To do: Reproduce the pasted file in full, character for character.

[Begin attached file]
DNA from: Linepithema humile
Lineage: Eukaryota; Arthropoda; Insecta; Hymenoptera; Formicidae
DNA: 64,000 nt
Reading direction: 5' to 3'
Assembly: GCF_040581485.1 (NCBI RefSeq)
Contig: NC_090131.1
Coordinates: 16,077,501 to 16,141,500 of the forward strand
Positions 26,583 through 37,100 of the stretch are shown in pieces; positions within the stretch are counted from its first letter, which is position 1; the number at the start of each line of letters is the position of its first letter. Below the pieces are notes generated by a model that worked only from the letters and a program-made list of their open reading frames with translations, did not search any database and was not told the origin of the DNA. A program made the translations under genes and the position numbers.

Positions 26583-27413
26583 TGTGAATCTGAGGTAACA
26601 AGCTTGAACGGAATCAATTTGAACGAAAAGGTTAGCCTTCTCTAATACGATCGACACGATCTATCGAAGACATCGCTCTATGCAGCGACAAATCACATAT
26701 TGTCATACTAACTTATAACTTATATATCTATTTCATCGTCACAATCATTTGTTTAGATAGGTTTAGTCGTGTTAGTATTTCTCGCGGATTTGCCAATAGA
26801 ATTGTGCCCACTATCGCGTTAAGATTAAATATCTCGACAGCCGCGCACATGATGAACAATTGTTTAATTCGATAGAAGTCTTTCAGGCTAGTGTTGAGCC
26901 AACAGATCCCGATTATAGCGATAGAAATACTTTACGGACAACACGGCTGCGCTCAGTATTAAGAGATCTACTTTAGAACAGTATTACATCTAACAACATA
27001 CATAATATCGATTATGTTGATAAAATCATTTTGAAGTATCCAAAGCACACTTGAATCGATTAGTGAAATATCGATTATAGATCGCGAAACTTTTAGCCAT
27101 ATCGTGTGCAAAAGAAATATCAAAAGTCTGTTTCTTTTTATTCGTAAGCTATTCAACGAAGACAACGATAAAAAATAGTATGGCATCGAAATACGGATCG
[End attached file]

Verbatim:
DNA from: Linepithema humile
Lineage: Eukaryota; Arthropoda; Insecta; Hymenoptera; Formicidae
DNA: 64,000 nt
Reading direction: 5' to 3'
Assembly: GCF_040581485.1 (NCBI RefSeq)
Contig: NC_090131.1
Coordinates: 16,077,501 to 16,141,500 of the forward strand
Positions 26,583 through 37,100 of the stretch are shown in pieces; positions within the stretch are counted from its first letter, which is position 1; the number at the start of each line of letters is the position of its first letter. Below the pieces are notes generated by a model that worked only from the letters and a program-made list of their open reading frames with translations, did not search any database and was not told the origin of the DNA. A program made the translations under genes and the position numbers.

Positions 26583-27413
26583 TGTGAATCTGAGGTAACA
26601 AGCTTGAACGGAATCAATTTGAACGAAAAGGTTAGCCTTCTCTAATACGATCGACACGATCTATCGAAGACATCGCTCTATGCAGCGACAAATCACATAT
26701 TGTCATACTAACTTATAACTTATATATCTATTTCATCGTCACAATCATTTGTTTAGATAGGTTTAGTCGTGTTAGTATTTCTCGCGGATTTGCCAATAGA
26801 ATTGTGCCCACTATCGCGTTAAGATTAAATATCTCGACAGCCGCGCACATGATGAACAATTGTTTAATTCGATAGAAGTCTTTCAGGCTAGTGTTGAGCC
26901 AACAGATCCCGATTATAGCGATAGAAATACTTTACGGACAACACGGCTGCGCTCAGTATTAAGAGATCTACTTTAGAACAGTATTACATCTAACAACATA
27001 CATAATATCGATTATGTTGATAAAATCATTTTGAAGTATCCAAAGCACACTTGAATCGATTAGTGAAATATCGATTATAGATCGCGAAACTTTTAGCCAT
27101 ATCGTGTGCAAAAGAAATATCAAAAGTCTGTTTCTTTTTATTCGTAAGCTATTCAACGAAGACAACGATAAAAAATAGTATGGCATCGAAATACGGATCG